Second, the growth of transnational higher educationproviders in the source countries of international students,coupled with a wider acceptance of transnational provision as arecognised form of higher education, has made it moreattractive.
Greek HE to suffer even more from crisis
For countries with longstanding structural problems intheir higher education systems – for example, Greece – the impactof the economic crisis will be more severe. These countries haveeither completely abandoned alternative providers of highereducation (that is, transnational higher education partnerships) orleft them completely unregulated.
Abandoning alternative providers has reduced the availablechoices for domestic students who want to study without goingabroad – and, as we have seen above, going abroad is nowproblematic, for a number of reasons.
Lack of regulation leads to problems of consumerprotection and creates significant risks for foreign universitypartners engaged in these unregulated transnational highereducation activities.
Student unemployment unsustainable
Finally, another issue both governments and highereducation have failed to address is unemployment. The economiccrisis has driven the unemployment rate of young graduates to itshighest peak in years.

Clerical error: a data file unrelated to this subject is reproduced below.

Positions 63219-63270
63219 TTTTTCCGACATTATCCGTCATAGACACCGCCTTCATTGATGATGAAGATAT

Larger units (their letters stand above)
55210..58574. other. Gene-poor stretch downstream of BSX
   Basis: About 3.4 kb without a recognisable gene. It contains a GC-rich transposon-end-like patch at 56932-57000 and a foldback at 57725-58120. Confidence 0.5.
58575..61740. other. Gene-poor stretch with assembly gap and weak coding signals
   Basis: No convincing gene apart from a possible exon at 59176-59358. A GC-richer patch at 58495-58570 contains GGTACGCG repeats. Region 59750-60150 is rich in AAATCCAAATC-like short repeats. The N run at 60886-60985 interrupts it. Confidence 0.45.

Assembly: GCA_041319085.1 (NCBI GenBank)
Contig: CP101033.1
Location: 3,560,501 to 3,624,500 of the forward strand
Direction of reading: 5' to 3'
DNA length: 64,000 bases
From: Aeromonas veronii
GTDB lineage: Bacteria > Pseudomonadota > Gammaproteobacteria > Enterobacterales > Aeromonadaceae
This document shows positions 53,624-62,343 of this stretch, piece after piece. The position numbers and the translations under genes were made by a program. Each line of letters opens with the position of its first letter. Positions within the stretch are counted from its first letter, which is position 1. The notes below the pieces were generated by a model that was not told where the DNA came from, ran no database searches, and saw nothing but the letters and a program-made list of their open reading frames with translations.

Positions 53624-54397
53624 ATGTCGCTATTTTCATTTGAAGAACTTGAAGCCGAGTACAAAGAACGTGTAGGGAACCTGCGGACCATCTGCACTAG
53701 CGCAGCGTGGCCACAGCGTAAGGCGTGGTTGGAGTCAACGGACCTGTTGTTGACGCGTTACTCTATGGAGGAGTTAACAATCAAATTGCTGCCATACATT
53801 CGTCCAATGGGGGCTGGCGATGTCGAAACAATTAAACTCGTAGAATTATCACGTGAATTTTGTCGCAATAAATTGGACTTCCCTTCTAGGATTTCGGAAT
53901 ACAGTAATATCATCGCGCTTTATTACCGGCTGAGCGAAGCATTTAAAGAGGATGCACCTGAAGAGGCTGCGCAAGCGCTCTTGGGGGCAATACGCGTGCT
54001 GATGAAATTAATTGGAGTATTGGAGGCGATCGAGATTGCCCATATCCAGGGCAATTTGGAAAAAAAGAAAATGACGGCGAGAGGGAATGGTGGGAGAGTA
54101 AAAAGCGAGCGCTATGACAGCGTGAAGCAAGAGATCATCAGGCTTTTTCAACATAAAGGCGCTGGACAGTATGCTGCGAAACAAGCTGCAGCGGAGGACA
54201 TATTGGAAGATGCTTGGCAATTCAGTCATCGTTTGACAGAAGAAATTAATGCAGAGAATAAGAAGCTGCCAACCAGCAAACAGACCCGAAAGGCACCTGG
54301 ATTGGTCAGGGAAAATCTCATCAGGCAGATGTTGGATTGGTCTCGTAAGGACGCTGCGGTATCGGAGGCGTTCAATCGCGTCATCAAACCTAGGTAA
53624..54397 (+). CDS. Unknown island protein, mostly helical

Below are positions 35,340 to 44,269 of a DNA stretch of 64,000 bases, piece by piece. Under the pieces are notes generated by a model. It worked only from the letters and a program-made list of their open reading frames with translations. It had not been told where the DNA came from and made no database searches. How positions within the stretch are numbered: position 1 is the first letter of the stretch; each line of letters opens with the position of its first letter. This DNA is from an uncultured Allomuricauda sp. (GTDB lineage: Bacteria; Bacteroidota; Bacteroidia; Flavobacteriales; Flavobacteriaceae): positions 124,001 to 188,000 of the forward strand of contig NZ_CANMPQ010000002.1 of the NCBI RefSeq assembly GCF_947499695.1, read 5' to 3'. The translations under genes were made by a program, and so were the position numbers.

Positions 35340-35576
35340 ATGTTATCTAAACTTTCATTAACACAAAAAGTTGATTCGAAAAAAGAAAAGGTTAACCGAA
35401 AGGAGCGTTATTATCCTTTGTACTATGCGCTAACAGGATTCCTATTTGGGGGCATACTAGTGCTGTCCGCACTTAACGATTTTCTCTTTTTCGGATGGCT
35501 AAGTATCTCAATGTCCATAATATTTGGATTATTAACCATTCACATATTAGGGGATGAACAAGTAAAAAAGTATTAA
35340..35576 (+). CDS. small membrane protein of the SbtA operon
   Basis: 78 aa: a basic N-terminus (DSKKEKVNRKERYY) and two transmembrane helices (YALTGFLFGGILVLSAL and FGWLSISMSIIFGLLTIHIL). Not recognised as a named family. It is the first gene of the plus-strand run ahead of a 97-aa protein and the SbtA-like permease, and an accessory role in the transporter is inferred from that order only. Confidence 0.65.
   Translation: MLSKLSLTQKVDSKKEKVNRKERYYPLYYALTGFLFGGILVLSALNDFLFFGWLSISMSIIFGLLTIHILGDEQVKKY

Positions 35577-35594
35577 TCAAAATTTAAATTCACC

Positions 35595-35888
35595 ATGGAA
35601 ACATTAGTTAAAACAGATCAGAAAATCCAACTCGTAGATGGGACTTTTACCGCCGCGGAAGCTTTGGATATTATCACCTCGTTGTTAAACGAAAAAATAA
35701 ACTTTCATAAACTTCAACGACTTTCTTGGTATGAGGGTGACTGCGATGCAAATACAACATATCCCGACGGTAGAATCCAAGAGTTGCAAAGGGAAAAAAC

The global economy is promoted as being a ‘knowledgeeconomy’, which is used to justify ongoing attempts to increaseparticipation rates in higher education. However, there is growingscepticism about the capacity of the global economy to createenough jobs for graduates.
So what does the future hold for higher education? In arecent online discussion in which I took part, I wrote: “Allow meto argue, wearing my economist’s hat, that higher education will beshaped by the pursuit of monetary objectives (low inflation,balanced budgets, reduction in expenditure on ‘publicgoods’)…
“If governments continue to move away from the ‘highereducation as public good’ approach, higher education will continueto become more marketised and less research focused.”
Thus, it seems to me that the future of higher educationhas been handed over to economists and is now less about highereducation as such and more about the political economy.”